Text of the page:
With Parasite’s big night, Oscar’s world gets a little bigger

The “local” awards ceremony reflects an industry inching towards globalization.


Charles Bramesco


It was the shot heard by awards pundits around the world – director Bong Joon-ho described the Academy Awards as “very local” in a profile that ran in New York Magazine at the tail-end of 2019, gently laughing off the ceremony’s reputation as a conferrer of international prestige. It’s an American movie organization, and they tend to recognize American movies, so he wasn’t letting himself get too worked up about it all.

That narrative is starting to loosen up, however, as was clearly demonstrated by last night’s thrilling ceremony and Bong’s good fortunes in particular. Parasite emerged as the night’s big winner, scooping up not just the newly-renamed International Film award, but also prizes for Best Director, Best Original Screenplay and Best Picture.

That’s just the latest sign of an increasingly globalized mindset in the Academy ranks, with recent years spreading the wealth a bit more evenly than in the previous decade. As some eagle-eyes have already noted on Twitter, it wasn’t so uncommon for films not in the English language to bust into the Oscars during the ’60s and ’70s importation explosion, but the 2000s were a sparser era on that front.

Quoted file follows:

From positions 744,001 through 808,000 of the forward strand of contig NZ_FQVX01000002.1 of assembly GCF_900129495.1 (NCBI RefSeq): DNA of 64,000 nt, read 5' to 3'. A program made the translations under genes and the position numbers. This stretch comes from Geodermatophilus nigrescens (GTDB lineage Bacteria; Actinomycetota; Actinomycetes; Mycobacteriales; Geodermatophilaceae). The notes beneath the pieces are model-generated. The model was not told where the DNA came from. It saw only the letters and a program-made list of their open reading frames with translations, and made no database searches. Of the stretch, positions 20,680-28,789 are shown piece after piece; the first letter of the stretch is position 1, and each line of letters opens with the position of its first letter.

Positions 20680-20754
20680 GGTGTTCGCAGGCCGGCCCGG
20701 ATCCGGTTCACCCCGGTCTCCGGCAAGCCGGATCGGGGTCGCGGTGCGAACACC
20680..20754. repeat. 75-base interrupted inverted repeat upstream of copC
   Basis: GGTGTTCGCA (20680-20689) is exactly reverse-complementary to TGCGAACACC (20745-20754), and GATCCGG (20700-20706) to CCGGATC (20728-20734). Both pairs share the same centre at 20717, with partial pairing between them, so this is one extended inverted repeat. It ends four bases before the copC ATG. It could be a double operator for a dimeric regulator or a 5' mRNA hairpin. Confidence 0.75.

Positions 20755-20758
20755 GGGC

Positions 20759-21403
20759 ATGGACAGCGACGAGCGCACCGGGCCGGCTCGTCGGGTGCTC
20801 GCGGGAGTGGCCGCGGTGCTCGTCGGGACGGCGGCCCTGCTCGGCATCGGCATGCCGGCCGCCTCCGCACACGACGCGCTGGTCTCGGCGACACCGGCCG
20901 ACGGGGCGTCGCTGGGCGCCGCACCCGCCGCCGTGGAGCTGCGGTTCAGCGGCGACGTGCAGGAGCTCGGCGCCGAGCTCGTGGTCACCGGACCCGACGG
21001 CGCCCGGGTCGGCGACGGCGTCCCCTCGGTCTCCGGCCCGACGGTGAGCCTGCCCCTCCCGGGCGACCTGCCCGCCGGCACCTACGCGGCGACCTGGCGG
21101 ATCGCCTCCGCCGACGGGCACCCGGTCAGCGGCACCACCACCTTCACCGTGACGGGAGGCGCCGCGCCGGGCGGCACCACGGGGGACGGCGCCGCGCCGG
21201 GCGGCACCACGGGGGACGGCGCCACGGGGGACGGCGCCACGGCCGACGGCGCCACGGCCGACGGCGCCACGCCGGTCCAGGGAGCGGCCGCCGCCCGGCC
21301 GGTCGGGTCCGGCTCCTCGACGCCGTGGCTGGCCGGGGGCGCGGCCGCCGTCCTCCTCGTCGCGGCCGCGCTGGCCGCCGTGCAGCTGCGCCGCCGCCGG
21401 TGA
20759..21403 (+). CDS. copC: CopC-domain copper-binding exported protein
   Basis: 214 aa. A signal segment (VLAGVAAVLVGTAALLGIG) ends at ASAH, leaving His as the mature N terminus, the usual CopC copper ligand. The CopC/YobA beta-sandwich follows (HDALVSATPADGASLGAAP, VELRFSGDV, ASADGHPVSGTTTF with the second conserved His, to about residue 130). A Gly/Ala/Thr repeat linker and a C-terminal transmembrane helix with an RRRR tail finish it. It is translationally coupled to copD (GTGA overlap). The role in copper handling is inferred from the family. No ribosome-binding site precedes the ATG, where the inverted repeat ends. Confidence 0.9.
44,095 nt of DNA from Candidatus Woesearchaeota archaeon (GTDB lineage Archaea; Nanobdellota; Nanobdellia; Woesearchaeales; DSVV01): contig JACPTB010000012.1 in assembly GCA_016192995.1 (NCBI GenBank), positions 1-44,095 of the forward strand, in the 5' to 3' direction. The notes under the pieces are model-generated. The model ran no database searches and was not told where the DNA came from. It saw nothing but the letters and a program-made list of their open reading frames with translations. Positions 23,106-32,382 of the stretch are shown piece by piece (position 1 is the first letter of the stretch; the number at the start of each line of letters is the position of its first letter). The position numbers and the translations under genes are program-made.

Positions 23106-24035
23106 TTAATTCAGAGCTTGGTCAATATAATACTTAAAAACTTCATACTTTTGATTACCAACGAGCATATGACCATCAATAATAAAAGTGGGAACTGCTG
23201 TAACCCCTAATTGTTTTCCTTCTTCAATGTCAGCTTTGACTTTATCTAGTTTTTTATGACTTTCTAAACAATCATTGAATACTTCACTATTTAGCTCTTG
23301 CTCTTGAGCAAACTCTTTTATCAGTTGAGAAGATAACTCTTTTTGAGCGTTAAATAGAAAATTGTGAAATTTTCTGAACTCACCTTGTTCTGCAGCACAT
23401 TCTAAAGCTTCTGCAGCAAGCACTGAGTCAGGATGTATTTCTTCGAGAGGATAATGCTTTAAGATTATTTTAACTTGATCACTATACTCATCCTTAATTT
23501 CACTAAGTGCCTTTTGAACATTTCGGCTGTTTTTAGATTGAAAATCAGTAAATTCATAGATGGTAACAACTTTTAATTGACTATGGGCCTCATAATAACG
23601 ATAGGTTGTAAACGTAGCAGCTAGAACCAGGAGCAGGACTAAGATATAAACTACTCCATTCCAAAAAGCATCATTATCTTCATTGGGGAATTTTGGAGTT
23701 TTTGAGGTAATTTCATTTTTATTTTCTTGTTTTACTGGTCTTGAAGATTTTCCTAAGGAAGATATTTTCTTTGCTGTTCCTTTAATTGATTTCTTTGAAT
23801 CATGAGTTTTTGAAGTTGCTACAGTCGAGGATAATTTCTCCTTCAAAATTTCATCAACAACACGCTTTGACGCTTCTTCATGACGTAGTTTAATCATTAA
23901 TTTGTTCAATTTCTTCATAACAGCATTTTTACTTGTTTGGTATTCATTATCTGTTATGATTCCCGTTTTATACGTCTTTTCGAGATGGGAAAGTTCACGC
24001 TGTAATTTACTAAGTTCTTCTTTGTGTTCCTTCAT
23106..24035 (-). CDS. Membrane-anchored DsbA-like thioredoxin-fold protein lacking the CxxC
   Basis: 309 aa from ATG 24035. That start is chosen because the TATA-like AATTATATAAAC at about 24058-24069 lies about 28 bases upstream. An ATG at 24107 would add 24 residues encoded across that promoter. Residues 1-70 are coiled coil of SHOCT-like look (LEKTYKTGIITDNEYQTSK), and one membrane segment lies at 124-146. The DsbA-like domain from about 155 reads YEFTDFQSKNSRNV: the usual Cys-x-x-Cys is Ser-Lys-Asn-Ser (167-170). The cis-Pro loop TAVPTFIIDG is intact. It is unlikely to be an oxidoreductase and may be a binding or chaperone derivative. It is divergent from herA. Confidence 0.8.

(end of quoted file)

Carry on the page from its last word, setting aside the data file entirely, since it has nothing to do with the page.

But that’s shifted over the past decade or so, far beyond Bong’s big night. The Oscar story of the previous decade is that of Mexican excellence, as Best Director and Best Picture statuettes have been hoarded by the likes of Alejandro Gonzalez Iñárritu, Guillermo del Toro, and Alfonso Cuarón. Just last night, Antonio Banderas was wrongly denied the Best Actor distinction for his Spanish-language performance in Pain and Glory.

The past couple of years have shown some other promising harbingers of open-mindedness, from this year’s double nomination of Macedonia’s Honeyland in both the International Film and Documentary categories to last year’s nominations for Cold War in the Best Director and Cinematography races. Directors have found success by coming in to Hollywood from abroad, as well – take a look at Yorgos Lanthimos, unexpected Academy golden boy.

The Academy talked some big talk when they expanded their voting body’s membership a few years back after the #OscarsSoWhite debacle, claiming that bringing in fresh blood from across all continents would trickle down into a more unpredictable, eclectic ceremony. Surprise of surprises, it’s starting to look like they may have been right.

The Oscars remain an American function through and through, but they’re coming around on the fact that a big piece of the American film industry has always been shipped in from far-off-lands.

Published 10 Feb 2020

Tags: Academy Awards Alejandro González Iñárritu Alfonso Cuarón Bong Joon-ho Guillermo del Toro Oscars

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